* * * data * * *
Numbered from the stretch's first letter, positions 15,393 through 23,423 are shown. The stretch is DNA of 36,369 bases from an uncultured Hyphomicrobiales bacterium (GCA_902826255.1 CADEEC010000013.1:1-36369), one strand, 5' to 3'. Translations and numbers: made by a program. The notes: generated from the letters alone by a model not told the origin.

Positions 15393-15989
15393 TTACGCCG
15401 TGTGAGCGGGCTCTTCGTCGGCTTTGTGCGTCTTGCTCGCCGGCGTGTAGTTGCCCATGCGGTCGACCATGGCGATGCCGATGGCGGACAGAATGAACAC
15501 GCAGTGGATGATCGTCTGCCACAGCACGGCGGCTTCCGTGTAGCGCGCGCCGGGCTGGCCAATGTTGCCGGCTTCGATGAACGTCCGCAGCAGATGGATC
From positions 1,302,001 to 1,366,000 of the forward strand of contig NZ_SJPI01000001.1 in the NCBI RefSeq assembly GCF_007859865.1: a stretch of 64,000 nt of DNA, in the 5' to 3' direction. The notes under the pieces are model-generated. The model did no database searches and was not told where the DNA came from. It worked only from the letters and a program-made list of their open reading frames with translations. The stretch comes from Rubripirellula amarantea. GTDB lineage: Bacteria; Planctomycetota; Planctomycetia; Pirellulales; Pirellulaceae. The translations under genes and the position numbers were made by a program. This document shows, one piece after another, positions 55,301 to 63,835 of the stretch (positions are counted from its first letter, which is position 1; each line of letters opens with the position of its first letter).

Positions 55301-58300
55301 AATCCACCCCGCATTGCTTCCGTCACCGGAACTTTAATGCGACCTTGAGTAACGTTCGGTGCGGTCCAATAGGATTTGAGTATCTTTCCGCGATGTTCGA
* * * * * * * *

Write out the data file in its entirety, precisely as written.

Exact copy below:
Numbered from the stretch's first letter, positions 15,393 through 23,423 are shown. The stretch is DNA of 36,369 bases from an uncultured Hyphomicrobiales bacterium (GCA_902826255.1 CADEEC010000013.1:1-36369), one strand, 5' to 3'. Translations and numbers: made by a program. The notes: generated from the letters alone by a model not told the origin.

Positions 15393-15989
15393 TTACGCCG
15401 TGTGAGCGGGCTCTTCGTCGGCTTTGTGCGTCTTGCTCGCCGGCGTGTAGTTGCCCATGCGGTCGACCATGGCGATGCCGATGGCGGACAGAATGAACAC
15501 GCAGTGGATGATCGTCTGCCACAGCACGGCGGCTTCCGTGTAGCGCGCGCCGGGCTGGCCAATGTTGCCGGCTTCGATGAACGTCCGCAGCAGATGGATC
From positions 1,302,001 to 1,366,000 of the forward strand of contig NZ_SJPI01000001.1 in the NCBI RefSeq assembly GCF_007859865.1: a stretch of 64,000 nt of DNA, in the 5' to 3' direction. The notes under the pieces are model-generated. The model did no database searches and was not told where the DNA came from. It worked only from the letters and a program-made list of their open reading frames with translations. The stretch comes from Rubripirellula amarantea. GTDB lineage: Bacteria; Planctomycetota; Planctomycetia; Pirellulales; Pirellulaceae. The translations under genes and the position numbers were made by a program. This document shows, one piece after another, positions 55,301 to 63,835 of the stretch (positions are counted from its first letter, which is position 1; each line of letters opens with the position of its first letter).

Positions 55301-58300
55301 AATCCACCCCGCATTGCTTCCGTCACCGGAACTTTAATGCGACCTTGAGTAACGTTCGGTGCGGTCCAATAGGATTTGAGTATCTTTCCGCGATGTTCGA